A few years ago I attended my first Catholic mass in a busy church outside Birmingham. It was Easter Sunday. I sat in the nosebleed section.
People greeted me with the words, “He’s risen.”
And because I was not raised under a rock, I answered with: “He’s risen indeed.”
I was not reared Catholic. I was born into a fundamentalist family with a mother who sometimes prayed in tongues over our meatloaf.
But after my father died, I learned that he had been raised Catholic. He went to Catholic school, he played Catholic baseball.
He didn’t talk about it. I never knew that version of him.
All I knew was a man who did not dance at wedding receptions for fear the pastor would catch him.
There in the Catholic cathedral, the priest announced, “He is risen.”
“He’s risen indeed,” said the congregation.
I was an outsider in the room. The priest recited the Liturgy of the Eucharist, people formed a single-file line to drink out of a chalice.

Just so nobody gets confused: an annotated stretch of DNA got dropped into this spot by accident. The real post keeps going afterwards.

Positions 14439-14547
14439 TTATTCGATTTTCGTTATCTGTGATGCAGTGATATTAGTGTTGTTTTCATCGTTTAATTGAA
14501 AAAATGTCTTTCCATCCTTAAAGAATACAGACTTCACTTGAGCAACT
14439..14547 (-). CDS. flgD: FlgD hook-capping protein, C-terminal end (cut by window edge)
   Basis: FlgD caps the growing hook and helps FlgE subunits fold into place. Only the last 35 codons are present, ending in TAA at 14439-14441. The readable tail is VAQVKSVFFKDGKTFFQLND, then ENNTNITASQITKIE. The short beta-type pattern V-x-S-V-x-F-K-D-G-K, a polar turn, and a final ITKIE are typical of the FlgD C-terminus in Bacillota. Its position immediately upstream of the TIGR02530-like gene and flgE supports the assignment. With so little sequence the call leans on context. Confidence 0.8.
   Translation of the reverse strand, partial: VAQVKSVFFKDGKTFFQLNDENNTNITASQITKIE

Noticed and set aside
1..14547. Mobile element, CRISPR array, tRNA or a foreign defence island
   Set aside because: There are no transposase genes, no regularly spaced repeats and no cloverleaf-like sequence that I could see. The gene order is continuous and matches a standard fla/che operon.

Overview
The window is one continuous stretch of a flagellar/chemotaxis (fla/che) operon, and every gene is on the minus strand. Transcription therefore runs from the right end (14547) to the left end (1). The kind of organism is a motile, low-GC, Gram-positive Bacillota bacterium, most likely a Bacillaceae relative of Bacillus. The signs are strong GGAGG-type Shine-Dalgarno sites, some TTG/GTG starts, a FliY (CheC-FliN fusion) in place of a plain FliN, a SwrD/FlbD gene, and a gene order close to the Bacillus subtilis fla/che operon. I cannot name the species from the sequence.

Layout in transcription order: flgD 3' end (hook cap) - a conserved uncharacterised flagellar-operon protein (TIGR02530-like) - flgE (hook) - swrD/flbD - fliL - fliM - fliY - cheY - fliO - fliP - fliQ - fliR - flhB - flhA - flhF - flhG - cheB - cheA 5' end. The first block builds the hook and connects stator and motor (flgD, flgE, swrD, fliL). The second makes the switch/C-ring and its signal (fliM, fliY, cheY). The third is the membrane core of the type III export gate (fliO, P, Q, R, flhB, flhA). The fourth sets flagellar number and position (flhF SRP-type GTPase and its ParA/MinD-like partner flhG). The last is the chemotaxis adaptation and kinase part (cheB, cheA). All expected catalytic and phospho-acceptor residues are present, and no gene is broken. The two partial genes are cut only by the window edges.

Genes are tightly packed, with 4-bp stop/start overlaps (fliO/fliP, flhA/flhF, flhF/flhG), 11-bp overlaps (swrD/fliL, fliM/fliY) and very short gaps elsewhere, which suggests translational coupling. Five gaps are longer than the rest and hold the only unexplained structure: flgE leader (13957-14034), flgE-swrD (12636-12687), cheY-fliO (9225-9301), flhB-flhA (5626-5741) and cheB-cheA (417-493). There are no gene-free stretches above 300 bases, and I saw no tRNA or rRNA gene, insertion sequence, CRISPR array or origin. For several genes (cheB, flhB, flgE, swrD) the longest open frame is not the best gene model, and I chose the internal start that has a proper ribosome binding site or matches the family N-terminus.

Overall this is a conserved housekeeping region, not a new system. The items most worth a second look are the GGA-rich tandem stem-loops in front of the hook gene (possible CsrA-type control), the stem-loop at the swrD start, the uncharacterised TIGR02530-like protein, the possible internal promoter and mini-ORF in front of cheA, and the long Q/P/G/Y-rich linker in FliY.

Sundays in my family were nothing like this. My father was an usher at our little church. He’d stand by the front door and hand out bulletins that advertised upcoming Baptist church events.
—Thursday fundraiser, dinner on the grounds. Bring a covered dish.
—Young men’s Bible study, 6 P.M. Bring a covered dish.
—Women’s Sunday school class is holding an upcoming prayer vigil against beer. Bring a congealed salad.
—Men’s group is recruiting for its annual mission trip to Biloxi.
On Easter, my father always gave folded bulletins to those approaching. He would say, “He is Risen.”
And any Baptist worth his salt would answer with, “He’s risen indeed.”
Most who attended our church on Easter were only visitors. They came twice per year. My father called them “nosebleed Baptists.”
I never heard…